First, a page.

· There is no evidence that any other miner who worked with Mullins that day was exposed to any elevated level of carbon monoxide. For example, Parker Phipps used a gas spotter to measure levels of carbon monoxide while he worked with Mullins that day. Phipps did not detect any elevated levels of carbon monoxide, as he informed Bob Bretzman, a MSHA field office supervisor, during a phone call later that evening.
· There is no evidence that any other miner who worked with Mullins on February 24 suffered chest pains, breathing difficulties, or any other symptoms consistent with exposure to excessive carbon monoxide.
· After speaking with Bretzman on that February 24 evening call, Phipps sent a miner to inspect the area where Mullins had been working. The miner reported back to Phipps that he did not detect any elevated levels of carbon monoxide in the area.
· On the night of the event, shortly after arriving at the mine, Inspector Naas reviewed the records of the monitoring system and of a gas spotter. The inspector reviewed these records before proceeding underground. He did not find any evidence of elevated carbon monoxide for the time and area at issue.
· During his underground inspection that immediately followed, the inspector used a gas spotter to measure the levels of carbon monoxide in the area at issue. He did not detect any elevated levels of carbon monoxide.
· In the early morning hours of February 25, Inspector Naas started the air compressor, the only machine that was even a possible source of carbon monoxide, to check it while it was running. There was no evidence of carbon monoxide emissions during the inspector’s test, or any other evidence indicating that the compressor may have exposed miners to elevated levels of carbon monoxide.
· Mullins carried a gas spotter to measure the levels of carbon monoxide during his work on February 24. Although his gas spotter was not found following the accident, our dissenting colleague fails to observe that Mullins did inform the inspector that he did not detect any elevated levels of carbon monoxide with his spotter.
· The state enforcement agency took bottle samples of the air in the mine area where Mullins worked. The results were well within permissible limits for carbon monoxide.
· No witness identified any other possible source of carbon monoxide.
· During the hearing, Dr. Michael Mullins, an expert toxicologist, testified as to his review of Mitchell Mullins’ medical records while he was hospitalized from February 24 through February 27, particularly regarding the levels of carbon monoxide in the miner’s blood following his evacuation from the mine.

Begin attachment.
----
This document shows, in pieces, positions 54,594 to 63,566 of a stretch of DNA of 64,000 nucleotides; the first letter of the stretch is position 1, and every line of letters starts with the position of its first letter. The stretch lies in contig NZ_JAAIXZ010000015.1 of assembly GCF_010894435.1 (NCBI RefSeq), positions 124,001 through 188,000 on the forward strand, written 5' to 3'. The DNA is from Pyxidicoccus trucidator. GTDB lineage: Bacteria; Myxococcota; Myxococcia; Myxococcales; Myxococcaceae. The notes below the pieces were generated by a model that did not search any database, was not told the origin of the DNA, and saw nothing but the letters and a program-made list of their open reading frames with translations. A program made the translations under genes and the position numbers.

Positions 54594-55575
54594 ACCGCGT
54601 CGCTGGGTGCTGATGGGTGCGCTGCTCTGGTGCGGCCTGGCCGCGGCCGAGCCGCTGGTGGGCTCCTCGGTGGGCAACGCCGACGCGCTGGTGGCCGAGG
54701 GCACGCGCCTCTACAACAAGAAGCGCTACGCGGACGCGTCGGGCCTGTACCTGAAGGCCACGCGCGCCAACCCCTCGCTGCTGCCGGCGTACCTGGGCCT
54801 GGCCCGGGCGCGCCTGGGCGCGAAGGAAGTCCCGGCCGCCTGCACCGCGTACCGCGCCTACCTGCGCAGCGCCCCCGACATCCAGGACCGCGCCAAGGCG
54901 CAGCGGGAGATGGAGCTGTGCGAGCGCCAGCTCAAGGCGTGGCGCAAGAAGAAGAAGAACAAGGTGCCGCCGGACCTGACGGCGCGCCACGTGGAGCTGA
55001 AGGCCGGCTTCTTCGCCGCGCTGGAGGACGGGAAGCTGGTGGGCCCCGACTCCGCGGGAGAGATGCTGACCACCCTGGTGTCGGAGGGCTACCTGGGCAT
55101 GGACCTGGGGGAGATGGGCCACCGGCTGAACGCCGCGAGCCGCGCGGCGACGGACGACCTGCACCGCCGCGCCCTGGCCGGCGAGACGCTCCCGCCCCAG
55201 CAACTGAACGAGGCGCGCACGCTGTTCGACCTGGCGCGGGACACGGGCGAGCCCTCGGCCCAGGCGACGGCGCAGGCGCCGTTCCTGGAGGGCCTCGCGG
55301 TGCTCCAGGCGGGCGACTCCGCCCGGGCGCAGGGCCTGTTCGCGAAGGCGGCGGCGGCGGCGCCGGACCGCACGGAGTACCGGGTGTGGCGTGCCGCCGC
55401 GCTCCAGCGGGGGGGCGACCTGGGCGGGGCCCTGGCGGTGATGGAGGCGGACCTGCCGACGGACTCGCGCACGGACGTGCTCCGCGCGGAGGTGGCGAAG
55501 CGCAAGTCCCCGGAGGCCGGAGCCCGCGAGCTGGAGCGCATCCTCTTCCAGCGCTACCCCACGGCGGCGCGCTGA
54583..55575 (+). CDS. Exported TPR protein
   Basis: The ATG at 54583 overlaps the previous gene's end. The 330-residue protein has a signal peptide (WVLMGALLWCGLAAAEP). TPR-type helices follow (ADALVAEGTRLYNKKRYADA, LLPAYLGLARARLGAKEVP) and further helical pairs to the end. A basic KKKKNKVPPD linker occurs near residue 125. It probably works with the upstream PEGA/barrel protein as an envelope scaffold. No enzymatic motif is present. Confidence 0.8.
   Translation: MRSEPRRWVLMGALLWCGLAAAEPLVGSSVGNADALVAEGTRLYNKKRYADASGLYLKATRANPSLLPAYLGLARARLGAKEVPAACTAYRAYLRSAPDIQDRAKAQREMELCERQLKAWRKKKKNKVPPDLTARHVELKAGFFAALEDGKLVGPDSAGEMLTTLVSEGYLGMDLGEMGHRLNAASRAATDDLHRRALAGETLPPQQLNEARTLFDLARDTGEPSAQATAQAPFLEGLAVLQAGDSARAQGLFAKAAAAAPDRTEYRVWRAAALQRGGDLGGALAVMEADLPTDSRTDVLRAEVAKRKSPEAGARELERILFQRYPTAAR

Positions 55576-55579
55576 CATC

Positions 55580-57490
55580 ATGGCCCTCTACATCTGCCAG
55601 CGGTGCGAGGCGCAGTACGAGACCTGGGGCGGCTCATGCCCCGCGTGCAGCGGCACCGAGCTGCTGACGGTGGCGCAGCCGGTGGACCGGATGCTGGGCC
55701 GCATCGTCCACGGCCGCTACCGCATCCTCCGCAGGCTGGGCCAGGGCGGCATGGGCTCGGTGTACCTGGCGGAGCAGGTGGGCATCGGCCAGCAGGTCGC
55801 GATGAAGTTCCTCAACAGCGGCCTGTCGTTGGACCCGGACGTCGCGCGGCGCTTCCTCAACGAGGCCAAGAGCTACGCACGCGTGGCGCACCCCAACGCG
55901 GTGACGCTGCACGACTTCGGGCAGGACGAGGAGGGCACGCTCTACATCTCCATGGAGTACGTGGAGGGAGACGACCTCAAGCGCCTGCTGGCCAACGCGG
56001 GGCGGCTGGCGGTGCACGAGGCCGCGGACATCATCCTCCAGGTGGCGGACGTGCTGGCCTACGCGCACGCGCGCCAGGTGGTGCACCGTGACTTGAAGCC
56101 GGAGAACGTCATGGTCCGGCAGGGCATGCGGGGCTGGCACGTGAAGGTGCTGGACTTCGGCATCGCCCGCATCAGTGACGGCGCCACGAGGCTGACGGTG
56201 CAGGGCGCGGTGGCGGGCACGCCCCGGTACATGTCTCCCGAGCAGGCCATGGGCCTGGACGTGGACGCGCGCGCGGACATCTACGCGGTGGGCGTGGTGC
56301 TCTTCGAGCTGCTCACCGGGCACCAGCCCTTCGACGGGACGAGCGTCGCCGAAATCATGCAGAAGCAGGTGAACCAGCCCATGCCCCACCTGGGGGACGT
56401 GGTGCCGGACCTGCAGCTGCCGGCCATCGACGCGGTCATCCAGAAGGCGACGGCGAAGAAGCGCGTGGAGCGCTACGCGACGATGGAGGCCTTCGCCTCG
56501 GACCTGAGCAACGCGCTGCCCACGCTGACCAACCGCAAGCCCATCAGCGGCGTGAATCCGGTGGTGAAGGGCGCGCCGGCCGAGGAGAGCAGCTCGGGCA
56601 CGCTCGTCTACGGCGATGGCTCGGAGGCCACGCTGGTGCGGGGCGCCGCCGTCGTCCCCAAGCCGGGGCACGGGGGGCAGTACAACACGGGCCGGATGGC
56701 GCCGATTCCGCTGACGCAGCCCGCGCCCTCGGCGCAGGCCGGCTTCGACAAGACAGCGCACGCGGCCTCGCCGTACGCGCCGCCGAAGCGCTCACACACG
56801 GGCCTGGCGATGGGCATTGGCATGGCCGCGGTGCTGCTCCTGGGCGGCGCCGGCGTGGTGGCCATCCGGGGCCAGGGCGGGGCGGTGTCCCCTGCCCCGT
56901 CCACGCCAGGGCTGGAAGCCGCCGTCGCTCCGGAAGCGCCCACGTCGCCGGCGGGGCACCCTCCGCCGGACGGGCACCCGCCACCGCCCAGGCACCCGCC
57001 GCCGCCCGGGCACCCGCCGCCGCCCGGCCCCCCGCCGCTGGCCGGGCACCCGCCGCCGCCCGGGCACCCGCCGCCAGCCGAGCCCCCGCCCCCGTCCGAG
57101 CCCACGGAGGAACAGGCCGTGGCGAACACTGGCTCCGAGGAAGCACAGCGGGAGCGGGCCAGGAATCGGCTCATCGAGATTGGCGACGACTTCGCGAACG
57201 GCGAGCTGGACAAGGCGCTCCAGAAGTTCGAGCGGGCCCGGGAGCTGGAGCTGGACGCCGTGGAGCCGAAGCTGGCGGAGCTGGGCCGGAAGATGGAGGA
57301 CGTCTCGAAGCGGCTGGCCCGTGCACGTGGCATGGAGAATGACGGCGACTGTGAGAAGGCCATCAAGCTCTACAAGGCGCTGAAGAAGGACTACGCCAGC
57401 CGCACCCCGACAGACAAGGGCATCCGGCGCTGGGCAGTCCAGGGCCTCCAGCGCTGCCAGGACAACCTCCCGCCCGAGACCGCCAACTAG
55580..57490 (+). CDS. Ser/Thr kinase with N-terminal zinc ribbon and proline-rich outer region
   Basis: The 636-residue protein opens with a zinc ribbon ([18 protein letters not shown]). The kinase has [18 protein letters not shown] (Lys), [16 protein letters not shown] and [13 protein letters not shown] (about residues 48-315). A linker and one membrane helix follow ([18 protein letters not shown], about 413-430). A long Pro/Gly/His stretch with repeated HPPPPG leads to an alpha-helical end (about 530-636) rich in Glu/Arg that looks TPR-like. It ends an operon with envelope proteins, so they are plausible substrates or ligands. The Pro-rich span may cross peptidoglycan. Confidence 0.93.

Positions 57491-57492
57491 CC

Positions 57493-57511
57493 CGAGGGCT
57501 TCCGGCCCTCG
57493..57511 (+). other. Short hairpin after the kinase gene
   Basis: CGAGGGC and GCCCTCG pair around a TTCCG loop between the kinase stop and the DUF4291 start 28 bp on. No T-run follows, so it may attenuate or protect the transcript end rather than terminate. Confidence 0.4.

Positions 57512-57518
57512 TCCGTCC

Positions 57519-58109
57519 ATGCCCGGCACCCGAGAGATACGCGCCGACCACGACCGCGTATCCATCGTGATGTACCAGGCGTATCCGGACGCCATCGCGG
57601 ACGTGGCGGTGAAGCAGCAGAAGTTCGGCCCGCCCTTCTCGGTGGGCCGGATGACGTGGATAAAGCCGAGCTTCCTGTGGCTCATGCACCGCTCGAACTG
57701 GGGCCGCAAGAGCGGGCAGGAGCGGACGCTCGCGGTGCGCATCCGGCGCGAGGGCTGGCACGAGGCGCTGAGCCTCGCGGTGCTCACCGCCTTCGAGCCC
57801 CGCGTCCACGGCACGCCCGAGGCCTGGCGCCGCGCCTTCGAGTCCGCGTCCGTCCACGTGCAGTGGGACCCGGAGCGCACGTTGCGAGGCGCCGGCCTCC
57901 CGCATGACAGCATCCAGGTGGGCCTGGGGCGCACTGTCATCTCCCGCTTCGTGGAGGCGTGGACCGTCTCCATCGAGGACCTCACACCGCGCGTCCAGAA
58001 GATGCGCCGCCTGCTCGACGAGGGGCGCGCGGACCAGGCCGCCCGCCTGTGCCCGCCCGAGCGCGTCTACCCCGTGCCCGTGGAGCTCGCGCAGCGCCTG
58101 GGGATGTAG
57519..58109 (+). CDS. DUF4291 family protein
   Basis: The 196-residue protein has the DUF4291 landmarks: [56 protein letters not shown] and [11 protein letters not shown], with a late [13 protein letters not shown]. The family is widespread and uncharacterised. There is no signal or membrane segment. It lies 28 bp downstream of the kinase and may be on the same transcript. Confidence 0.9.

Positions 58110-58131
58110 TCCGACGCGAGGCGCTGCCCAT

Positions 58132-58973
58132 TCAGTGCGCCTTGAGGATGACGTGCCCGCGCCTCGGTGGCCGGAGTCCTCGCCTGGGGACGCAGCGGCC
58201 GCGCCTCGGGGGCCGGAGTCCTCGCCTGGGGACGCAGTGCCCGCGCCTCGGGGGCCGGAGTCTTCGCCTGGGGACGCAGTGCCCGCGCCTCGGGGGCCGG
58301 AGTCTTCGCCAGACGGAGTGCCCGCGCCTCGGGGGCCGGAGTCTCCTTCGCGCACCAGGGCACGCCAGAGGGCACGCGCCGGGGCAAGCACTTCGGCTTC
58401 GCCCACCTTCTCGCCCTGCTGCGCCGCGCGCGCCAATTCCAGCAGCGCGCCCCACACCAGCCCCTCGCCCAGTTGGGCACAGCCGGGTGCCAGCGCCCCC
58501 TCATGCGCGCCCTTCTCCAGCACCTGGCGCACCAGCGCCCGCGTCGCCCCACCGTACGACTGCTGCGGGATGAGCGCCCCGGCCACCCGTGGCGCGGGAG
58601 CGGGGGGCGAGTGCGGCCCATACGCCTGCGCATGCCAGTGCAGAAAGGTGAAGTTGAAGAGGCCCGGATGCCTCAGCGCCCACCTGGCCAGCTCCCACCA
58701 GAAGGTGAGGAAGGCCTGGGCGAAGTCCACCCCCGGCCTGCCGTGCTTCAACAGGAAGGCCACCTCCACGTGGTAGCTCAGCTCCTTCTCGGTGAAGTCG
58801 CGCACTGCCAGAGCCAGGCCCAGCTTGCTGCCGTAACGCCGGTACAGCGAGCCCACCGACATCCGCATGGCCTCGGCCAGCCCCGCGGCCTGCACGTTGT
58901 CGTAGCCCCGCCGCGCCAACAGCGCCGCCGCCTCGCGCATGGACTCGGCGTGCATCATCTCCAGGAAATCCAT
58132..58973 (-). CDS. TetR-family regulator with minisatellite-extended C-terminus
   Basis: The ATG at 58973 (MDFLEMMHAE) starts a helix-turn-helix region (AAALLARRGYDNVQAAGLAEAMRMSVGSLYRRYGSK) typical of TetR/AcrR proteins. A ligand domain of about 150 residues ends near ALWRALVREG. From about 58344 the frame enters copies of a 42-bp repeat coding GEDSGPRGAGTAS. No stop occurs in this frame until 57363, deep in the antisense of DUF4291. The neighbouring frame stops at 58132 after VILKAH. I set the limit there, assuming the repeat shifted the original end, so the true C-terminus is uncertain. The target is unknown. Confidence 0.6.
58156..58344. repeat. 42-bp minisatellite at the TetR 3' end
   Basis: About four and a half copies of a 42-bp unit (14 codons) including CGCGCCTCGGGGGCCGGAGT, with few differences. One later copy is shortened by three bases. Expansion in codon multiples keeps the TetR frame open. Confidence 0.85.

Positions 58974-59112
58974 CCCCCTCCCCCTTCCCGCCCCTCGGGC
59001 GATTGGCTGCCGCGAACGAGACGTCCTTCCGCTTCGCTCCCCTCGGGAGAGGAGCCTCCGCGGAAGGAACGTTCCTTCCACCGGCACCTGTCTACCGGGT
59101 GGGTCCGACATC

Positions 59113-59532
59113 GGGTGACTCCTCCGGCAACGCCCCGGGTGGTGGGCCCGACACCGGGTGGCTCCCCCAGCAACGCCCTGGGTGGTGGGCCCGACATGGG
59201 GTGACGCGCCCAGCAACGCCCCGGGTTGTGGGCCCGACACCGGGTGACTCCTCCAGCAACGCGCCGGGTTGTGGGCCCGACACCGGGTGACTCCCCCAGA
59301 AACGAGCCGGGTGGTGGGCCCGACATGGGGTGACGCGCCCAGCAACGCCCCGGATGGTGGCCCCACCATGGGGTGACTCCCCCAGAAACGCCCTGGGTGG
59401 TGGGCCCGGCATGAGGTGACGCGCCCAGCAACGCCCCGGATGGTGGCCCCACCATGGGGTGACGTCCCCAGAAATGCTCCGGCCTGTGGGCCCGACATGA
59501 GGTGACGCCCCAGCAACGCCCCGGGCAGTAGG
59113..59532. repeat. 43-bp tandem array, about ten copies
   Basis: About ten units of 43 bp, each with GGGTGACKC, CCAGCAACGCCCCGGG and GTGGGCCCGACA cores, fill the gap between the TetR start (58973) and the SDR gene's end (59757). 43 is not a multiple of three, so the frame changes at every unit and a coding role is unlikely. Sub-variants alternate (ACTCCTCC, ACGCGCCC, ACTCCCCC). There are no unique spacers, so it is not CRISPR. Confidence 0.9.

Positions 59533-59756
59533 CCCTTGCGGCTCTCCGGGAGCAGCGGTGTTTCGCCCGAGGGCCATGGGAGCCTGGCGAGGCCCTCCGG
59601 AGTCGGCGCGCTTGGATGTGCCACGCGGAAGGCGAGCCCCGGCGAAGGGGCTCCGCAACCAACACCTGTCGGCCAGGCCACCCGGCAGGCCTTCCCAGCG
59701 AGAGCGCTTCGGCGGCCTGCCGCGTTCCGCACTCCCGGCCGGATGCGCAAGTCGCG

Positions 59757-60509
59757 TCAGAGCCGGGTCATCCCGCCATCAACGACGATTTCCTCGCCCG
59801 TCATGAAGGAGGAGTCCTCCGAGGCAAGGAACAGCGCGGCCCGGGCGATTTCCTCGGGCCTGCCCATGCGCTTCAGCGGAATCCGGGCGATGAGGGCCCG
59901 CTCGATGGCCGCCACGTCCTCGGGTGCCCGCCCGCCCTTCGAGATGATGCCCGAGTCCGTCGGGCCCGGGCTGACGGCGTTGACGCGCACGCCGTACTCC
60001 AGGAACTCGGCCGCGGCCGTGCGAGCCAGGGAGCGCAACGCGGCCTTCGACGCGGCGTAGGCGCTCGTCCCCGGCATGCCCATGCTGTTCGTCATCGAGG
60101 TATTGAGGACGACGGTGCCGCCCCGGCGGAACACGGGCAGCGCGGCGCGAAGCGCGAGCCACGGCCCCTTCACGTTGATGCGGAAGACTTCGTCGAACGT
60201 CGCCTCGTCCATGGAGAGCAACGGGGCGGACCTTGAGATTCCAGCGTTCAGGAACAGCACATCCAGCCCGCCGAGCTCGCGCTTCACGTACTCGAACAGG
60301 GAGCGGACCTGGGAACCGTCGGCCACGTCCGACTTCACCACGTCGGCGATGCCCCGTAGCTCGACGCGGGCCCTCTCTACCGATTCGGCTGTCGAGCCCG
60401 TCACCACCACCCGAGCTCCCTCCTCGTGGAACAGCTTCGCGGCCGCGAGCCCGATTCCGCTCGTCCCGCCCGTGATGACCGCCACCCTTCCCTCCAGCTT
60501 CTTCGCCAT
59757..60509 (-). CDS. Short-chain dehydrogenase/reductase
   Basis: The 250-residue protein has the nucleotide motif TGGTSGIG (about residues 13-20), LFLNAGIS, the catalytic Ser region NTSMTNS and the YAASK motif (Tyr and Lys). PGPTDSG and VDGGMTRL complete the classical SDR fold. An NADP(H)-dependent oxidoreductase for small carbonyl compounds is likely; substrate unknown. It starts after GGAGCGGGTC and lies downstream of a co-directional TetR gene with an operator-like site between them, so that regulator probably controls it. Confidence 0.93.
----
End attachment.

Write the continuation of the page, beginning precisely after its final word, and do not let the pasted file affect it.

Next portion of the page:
o Mitchell Mullins’ initial carboxyhemoglobin concentration, measured at around 4:24 p.m. on February 24, was 4.8%. The next morning, at around 6:18 a.m. on February 25, it had decreased to 3.4%. However, the following morning, at around 5:45 a.m. on February 26, it had increased to 4.2%.
o Dr. Michael Mullins’ testimony was that symptoms of carbon monoxide poisoning occur when the carboxyhemoglobin concentration is above 15%.
o Mitchell Mullins’ initial carboxyhemoglobin measurement at the hospital was only 4.8% – a level too low to cause symptoms.
o Dr. Michael Mullins also testified that the increased carboxyhemoglobin concentration during the hospital stay suggested that the level of carbon monoxide in Mitchell Mullins’ blood was caused by a condition unrelated to the mine, such as a smoking habit.
Dr. Mullins’ testimony and interpretation of the carboxyhemoglobin data was not rebutted by any other witness. Consequently, not only was there no corroboration whatsoever of the hearsay statement attributed to Dr. Bosley, upon which the Secretary premises an “accident” occurred, but indeed, there is mountainous unrebutted evidence to the contrary. The Judge’s finding that there was an inundation of carbon monoxide sickening Mullins is not merely unsupported by substantial evidence. It is rebutted by virtually all the evidence in the case.
In light of this mountainous evidence, our dissenting colleague refrains from making a finding that substantial evidence supports a view that Mullins suffered carbon monoxide poisoning in the mine. That would be clearly erroneous, given the established facts. Instead, a different equally erroneous suggestion is offered—that, whatever the cause, Mullins felt sick, and so an “accident” has occurred. It is our duty to follow the law—it is not our job to expand the law beyond the intent of Congress and common sense.
Moreover, our colleague’s dissent contains a number of errors, and statements counter to his position. First, our colleague states that Mullins was working near a compressor and that “[n]o other potential cause of the injuries was identified during the investigation” Slip op. at 28 (emphasis added). We agree. Testing by MSHA and the State agency demonstrated that the compressor was not emitting any consequential, much less sickening, levels of carbon monoxide. Consequently, those tests eliminate the compressor as a potential source of injury. It follows, therefore, that there was no potential cause of carbon monoxide poisoning to Mullins in the mine.